Homestead forestry and rural development : a socio-empirical study of Bangladesh : a thesis submitted in partial fulfilment of the requirements for the degree of Doctor of Philosophy in Development Studies at Massey University, New Zealand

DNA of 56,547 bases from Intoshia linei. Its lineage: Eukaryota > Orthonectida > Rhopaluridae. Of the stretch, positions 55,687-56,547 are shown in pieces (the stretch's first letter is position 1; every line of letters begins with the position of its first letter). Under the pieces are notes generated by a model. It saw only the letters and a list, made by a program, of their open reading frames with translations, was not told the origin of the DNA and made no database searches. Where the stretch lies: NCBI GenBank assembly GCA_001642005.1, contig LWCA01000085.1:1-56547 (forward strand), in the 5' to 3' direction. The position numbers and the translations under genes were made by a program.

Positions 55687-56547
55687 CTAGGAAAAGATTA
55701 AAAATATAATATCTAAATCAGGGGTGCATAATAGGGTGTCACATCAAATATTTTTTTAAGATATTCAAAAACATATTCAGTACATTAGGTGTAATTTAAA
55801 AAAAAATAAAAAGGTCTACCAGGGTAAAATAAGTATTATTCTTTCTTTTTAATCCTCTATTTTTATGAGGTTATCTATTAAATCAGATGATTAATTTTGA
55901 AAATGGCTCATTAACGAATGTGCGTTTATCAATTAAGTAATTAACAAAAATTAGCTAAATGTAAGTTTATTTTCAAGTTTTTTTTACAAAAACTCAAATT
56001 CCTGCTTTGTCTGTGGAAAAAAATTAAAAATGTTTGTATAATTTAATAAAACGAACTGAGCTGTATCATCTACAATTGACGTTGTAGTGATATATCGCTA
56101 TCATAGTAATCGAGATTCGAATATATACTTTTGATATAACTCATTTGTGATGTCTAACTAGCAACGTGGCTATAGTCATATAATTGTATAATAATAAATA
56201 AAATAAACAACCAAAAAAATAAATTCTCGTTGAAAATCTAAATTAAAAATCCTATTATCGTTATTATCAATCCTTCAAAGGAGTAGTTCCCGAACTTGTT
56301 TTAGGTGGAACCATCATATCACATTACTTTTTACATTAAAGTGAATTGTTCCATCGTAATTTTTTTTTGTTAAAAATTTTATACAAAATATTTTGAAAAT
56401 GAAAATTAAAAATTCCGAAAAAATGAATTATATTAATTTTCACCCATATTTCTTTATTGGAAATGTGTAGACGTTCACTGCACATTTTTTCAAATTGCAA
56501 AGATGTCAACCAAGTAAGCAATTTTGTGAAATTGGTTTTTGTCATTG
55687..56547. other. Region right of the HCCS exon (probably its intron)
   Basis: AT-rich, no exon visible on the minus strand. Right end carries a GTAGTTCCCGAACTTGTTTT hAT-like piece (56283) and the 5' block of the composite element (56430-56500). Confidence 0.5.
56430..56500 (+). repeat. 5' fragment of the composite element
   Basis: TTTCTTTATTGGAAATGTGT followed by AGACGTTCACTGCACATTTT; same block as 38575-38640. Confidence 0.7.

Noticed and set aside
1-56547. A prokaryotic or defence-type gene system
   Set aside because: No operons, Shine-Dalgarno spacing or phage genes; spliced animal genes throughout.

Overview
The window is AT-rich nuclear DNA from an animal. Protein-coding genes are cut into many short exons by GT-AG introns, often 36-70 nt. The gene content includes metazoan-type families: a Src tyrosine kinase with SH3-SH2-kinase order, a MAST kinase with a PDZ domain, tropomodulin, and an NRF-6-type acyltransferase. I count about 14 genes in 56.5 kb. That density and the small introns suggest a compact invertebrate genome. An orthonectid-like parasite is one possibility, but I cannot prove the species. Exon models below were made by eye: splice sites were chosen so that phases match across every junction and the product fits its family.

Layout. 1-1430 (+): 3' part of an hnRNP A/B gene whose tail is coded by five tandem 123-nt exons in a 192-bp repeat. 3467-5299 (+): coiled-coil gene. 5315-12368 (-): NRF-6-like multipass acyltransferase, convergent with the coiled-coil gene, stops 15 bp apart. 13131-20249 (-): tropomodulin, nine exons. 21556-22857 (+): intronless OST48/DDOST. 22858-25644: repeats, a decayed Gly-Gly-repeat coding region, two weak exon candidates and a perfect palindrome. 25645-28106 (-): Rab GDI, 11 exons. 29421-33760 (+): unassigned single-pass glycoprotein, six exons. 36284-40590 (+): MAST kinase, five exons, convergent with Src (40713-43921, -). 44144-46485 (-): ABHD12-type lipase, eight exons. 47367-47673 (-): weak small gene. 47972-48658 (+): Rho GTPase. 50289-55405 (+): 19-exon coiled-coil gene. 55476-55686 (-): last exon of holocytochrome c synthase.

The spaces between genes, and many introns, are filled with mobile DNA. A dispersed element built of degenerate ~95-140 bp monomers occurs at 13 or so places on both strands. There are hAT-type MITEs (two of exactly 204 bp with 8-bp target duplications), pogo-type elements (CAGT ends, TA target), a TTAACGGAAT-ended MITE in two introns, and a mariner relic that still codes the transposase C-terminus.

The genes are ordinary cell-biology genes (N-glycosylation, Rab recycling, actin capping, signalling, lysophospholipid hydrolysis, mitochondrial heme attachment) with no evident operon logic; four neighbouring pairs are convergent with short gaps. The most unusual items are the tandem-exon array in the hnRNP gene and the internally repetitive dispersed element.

This thesis is concerned with the role of homestead forests in the development of poor, labour surplus economies. The term 'homestead forest' refers to the collection of vegetation - trees, plants, herbs, creepers and others - which almost all rural households in Bangladesh grow, for their own use as well as for sale, using the land in and around their homesteads and dwellings. The term 'development' encompasses economic, social, cultural and ecological aspects of countries. The thesis therefore examines the role of homestead forests in this wider context. It starts by reviewing the existing theoretical literature on development drawing on the works of sociologists, social anthropologists, development economists, geographers and others. It argues that many of the theories do not fit the particular conditions of the very poor agriculture-dependent economies such as Bangladesh. This study therefore advances the hypotheses that of 'non-conventional' approaches involving the development of the resources of homestead forests in the rural areas would go a long way towards assisting the poor, landless masses of Bangladesh. An extensive survey of the many and varied uses of homestead forests is undertaken to support these hypotheses on the basis of direct observation and experience. To give further content to the hypotheses, village surveys were undertaken in carefully selected areas of Bangladesh. With the help of scientifically formulated questionnaires the situation of the rural people of the selected villages was examined. This helped to identify the many causes of poverty and helplessness among the rural poor. The methods of survival were also focused on in these surveys of the rural people. It became clear that homestead forests play a major role in the lives and livelihoods of the rural people. The question why the large scale forestry development programmes did not help the rural poor also figured in this investigation. It was found that the large scale commercial types of forests deny access to the majority of the rural people, while homestead forests, being directly owned and controlled by the people, provide them with much needed support. It is true that such support, however valuable, is still inadequate. It is also unevenly distributed among the rural people. The survey therefore looked at the distributional aspects of homestead forestry resources within the survey villages. The findings confirm the need to strengthen this valuable resource base in rural Bangladesh if widespread poverty, and its inevitable concomitant, social and political unrest and instability are to be attacked. The study ends with a number of recommendations to make the changes necessary for more efficient utilization of the homestead forestry resources for the benefit directly of the poor and, indirectly, the rest of society as well.